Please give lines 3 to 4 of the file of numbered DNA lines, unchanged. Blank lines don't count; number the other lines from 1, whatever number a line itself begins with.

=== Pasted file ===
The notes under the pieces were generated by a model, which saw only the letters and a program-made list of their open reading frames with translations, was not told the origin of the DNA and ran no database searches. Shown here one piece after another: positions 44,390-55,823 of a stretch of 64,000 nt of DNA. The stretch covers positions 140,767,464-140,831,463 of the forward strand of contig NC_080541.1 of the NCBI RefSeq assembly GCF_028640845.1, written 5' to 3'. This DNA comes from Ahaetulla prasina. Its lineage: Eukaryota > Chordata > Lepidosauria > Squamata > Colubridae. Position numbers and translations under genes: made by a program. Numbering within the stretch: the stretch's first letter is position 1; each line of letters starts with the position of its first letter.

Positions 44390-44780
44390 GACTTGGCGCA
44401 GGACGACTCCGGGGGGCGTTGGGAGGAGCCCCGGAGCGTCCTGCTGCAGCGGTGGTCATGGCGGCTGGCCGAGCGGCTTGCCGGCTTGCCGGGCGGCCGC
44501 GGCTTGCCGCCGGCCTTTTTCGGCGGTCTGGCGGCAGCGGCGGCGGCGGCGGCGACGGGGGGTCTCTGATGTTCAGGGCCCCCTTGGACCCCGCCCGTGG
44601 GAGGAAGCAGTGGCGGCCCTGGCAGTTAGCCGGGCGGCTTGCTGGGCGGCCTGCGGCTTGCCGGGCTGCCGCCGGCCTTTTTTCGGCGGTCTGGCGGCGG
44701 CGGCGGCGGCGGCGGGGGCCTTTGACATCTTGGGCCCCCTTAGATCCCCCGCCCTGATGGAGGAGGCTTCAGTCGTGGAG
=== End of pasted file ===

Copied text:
44390 GACTTGGCGCA
44401 GGACGACTCCGGGGGGCGTTGGGAGGAGCCCCGGAGCGTCCTGCTGCAGCGGTGGTCATGGCGGCTGGCCGAGCGGCTTGCCGGCTTGCCGGGCGGCCGC